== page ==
La Fontaine

Here you will find the Long Poem The Rhemese of poet La Fontaine

The Rhemese

NO city I to Rheims would e'er prefer:
Of France the pride and honour I aver;
The Holy Ampoule and delicious wine,
Which ev'ry one regards as most divine,
We'll set apart, and other objects take:
The beauties round a paradise might make!
I mean not tow'rs nor churches, gates, nor streets;
But charming belles with soft enchanting sweets:
Such oft among the fair Rhemese we view:
Kings might be proud those graces to pursue.

ONE 'mong these belles had to the altar led,
A painter, much esteemed, and who had bread.
What more was requisite!--he lived at ease,
And by his occupation sought to please.
A happy woman all believed his wife;
The husband's talents pleased her to the life:
For gallantry howe'er he was renowned,
And many am'rous dames, who dwelled around,
Would seek the artist with a double aim:
So all our chronicles record his fame.
But since much penetration 's not my boast,
I just believe--what's requisite at most.

WHENE'ER the painter had in hand a fair,
He'd jest his wife, and laugh with easy air;
But Hymen's rights proceeding as they ought,
With jealous fears her breast was never fraught.
She might indeed repay his tricks in kind,
And gratify, in soft amours, her mind,
Except that she less confidence had shown,
And was not led to him the truth to own.

AMONG the men attracted by her smiles,
Two neighbours, much delighted with her wiles;
Were often tempted, by her sprightly wit,
To listen to her chat, and with her sit;
For she had far the most engaging mien,
Of any charmer that around was seen.
Superior understanding she possessed;
Though fond of laughter, frolick, fun, and jest.
She to her husband presently disclosed
The love these cit-gallants to her proposed;
Both known for arrant blockheads through the town,
And ever boasting of their own renown.
To him she gave their various speeches, tones,
Each silly air: their tears, and sighs, and groans;
They'd read, or rather heard, we may believe,
That, when in love, with sighs fond bosoms heave.
Their utmost to succeed these coxcombs tried,
And seemed convinced they should not be denied;
A common cause they would the business hold,
And what one knew the other must be told.
Whichever first a favour might obtain,
Should tell his happiness to t'other swain.

YE FAIR 'tis thus they oft your kindness treat:
The pleasure that he wished alone is sweet.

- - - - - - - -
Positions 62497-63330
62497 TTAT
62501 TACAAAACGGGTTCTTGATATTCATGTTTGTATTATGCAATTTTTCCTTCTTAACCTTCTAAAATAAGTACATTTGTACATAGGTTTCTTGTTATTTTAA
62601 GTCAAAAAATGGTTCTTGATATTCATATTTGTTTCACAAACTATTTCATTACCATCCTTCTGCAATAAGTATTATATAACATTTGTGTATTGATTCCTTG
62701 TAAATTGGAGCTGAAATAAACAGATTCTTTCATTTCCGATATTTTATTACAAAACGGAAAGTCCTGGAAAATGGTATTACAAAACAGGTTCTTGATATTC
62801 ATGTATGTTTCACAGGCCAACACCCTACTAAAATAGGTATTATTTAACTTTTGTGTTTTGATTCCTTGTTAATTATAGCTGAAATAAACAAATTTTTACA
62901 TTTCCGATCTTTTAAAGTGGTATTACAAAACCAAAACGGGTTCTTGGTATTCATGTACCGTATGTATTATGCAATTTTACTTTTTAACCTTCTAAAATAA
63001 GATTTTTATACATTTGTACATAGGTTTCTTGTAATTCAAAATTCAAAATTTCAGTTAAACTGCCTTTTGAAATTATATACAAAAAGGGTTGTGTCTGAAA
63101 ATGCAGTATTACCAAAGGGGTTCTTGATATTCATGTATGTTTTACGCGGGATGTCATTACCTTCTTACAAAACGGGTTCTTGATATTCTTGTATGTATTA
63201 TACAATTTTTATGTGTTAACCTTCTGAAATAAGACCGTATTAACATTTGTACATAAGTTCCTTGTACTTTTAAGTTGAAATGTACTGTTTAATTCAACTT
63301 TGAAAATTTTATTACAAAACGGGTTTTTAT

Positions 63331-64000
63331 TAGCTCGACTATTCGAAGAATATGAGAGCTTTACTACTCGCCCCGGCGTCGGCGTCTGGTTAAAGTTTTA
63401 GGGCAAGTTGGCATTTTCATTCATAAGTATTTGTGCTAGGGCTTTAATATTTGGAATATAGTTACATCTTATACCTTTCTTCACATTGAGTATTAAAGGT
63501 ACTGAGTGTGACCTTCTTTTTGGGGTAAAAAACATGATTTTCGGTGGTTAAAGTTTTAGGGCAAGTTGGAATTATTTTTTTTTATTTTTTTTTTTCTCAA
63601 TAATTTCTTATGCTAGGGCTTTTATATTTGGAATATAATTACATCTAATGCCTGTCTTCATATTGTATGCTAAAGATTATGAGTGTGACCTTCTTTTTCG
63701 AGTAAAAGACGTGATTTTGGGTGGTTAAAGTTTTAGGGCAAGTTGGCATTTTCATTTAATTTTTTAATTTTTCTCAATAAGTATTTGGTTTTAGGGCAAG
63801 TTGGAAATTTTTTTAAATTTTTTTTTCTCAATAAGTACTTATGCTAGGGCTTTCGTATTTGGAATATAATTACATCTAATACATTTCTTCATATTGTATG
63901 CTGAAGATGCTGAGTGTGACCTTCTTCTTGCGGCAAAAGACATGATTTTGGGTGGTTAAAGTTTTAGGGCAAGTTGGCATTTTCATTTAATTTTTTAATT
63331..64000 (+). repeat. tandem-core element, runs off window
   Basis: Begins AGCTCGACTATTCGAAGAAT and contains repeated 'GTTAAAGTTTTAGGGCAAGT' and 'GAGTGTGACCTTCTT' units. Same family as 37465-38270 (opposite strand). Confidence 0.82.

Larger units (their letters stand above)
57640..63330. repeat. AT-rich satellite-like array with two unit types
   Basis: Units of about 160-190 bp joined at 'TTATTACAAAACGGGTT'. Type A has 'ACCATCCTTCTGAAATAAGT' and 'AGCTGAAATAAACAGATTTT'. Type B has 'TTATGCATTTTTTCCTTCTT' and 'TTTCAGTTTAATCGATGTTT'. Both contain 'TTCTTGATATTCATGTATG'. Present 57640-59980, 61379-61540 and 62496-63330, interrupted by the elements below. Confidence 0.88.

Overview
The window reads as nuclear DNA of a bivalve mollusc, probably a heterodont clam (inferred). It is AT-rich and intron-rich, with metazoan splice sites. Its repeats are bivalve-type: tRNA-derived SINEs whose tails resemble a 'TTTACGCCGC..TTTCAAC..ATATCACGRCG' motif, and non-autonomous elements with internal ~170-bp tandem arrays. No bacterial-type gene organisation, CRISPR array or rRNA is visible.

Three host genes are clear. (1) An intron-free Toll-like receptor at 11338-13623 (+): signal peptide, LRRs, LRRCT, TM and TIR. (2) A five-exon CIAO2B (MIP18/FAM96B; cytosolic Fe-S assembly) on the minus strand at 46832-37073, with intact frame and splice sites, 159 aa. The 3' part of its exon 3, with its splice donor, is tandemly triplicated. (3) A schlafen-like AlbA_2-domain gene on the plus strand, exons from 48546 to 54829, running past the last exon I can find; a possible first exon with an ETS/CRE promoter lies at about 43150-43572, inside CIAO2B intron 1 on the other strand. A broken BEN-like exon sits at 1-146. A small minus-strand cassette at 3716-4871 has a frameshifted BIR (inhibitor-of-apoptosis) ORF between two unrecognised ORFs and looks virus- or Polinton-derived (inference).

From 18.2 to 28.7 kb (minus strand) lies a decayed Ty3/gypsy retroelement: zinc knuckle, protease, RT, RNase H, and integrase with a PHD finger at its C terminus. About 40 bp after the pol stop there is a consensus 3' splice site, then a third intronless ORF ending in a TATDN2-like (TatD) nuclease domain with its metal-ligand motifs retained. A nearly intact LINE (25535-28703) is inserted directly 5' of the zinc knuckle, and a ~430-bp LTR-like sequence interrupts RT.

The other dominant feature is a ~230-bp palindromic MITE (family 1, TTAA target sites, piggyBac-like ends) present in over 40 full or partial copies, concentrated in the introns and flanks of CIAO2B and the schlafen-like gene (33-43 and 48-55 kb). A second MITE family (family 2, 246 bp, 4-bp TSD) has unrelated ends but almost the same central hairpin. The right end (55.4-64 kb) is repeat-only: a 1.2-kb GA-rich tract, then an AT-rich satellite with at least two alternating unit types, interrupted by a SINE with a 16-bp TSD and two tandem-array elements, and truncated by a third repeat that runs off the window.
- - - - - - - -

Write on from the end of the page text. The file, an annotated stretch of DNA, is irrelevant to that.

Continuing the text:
LOVE, is no more; of t'other, laid in earth,
We've here no traces scarcely from the birth.
You serve for sport and prey, to giddy youth,
Devoid of talents, principles, and truth.
'Tis right they should suppose, still two are found;
Who take their course continually round.
The first that in your pleasure grounds appears;
I'd have you, on his wings, to use the shears.

OUR lady then, her lovers to deceive,
One day observed--you shall, my friends, this eve;
Drink wine with me:--my husband will away,
And, what's delightful, till to-morrow stay;
We shall ourselves be able to amuse,
And laugh, and sing, and talk as we may choose.
'Tis excellent, cried they: things well you frame;
And at the promised hour, the heroes came.

WHEN introduced, and all supposing clear,
A sudden knocking turned their joy to fear;
The door was barred; she to the window flew;
I think, said she, that's to the master due;
And should it prove to be as I suspect:--
'Tis he, I vow:--fly, hide, he'll you detect;
Some accident, suspicion, or design,
Has brought him back to sleep, I now divine:

OUR two gallants, when dangers round them pressed,
A closet entered, mightily distressed;
To get away 'twere folly to have tried;
The husband came, the roast he quickly spied;
With pigeons too, in diff'rent fashions cooked;
Why, hey! said he, as round about he looked:
What guests have you that supper you prepare?
The wife replied: two neighbours taste our fare:
Sweet Alice, and good Simonetta, mean
To-night, at table with us to be seen;
I'm quite rejoiced to think that you are here:
The company will more complete appear;
These dames will, by your presence, nothing lose;
I'll run and hasten them: 'twill you amuse;
The whole is ready; I'll at once away,
And beg, in coming, they'll no more delay.

THE ladies named were wives of our gallants,
So fond of contraband, and smuggled grants,
Who, vexed to be confined, still praised the dame,
For skewing such address to 'scape from blame.
She soon returned, and with her brought the FAIR,
Who, gaily singing, entered free from care.
The painter them received with bow and kiss;
To praise their beauty he was not remiss;
Their dress was charming; all he much admired;
Their presence frolick, fun, and jest inspired,
Which no way pleased the husbands in the cage,
Who saw the freaks with marks of